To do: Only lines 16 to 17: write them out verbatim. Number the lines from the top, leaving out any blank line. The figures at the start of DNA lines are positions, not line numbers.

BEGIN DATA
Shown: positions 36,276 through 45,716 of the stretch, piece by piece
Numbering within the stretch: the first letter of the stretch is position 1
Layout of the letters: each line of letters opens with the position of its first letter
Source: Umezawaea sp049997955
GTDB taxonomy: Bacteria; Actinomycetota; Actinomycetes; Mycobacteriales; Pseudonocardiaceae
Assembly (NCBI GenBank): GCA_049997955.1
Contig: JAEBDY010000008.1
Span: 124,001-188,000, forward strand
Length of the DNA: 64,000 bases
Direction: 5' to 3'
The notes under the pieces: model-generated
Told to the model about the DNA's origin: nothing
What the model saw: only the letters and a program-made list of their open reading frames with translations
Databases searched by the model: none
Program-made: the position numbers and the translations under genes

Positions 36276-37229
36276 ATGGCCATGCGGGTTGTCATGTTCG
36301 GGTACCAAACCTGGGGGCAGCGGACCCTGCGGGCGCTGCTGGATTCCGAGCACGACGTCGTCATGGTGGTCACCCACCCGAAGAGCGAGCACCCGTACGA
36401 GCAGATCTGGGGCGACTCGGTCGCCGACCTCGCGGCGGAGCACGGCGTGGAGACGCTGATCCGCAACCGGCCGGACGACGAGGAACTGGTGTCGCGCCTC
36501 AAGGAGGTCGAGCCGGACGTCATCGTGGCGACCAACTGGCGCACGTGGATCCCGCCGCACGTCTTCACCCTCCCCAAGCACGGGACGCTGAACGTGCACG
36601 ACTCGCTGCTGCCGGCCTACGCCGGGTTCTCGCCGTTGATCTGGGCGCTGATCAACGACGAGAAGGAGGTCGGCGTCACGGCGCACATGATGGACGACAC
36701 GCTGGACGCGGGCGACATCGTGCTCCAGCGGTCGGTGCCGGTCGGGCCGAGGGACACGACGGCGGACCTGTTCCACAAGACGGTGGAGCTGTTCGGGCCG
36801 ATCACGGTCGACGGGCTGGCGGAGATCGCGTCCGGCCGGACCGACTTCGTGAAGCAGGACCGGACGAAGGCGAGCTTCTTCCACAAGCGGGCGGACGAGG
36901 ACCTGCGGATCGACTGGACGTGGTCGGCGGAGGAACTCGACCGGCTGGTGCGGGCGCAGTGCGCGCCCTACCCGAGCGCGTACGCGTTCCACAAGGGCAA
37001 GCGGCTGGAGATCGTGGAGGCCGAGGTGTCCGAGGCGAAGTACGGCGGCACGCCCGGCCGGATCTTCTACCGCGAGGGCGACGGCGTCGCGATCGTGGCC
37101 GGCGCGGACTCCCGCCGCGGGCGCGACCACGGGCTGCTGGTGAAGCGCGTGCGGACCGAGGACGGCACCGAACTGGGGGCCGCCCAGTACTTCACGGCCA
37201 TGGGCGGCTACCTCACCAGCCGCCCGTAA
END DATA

Positions 36276-37229
36276 ATGGCCATGCGGGTTGTCATGTTCG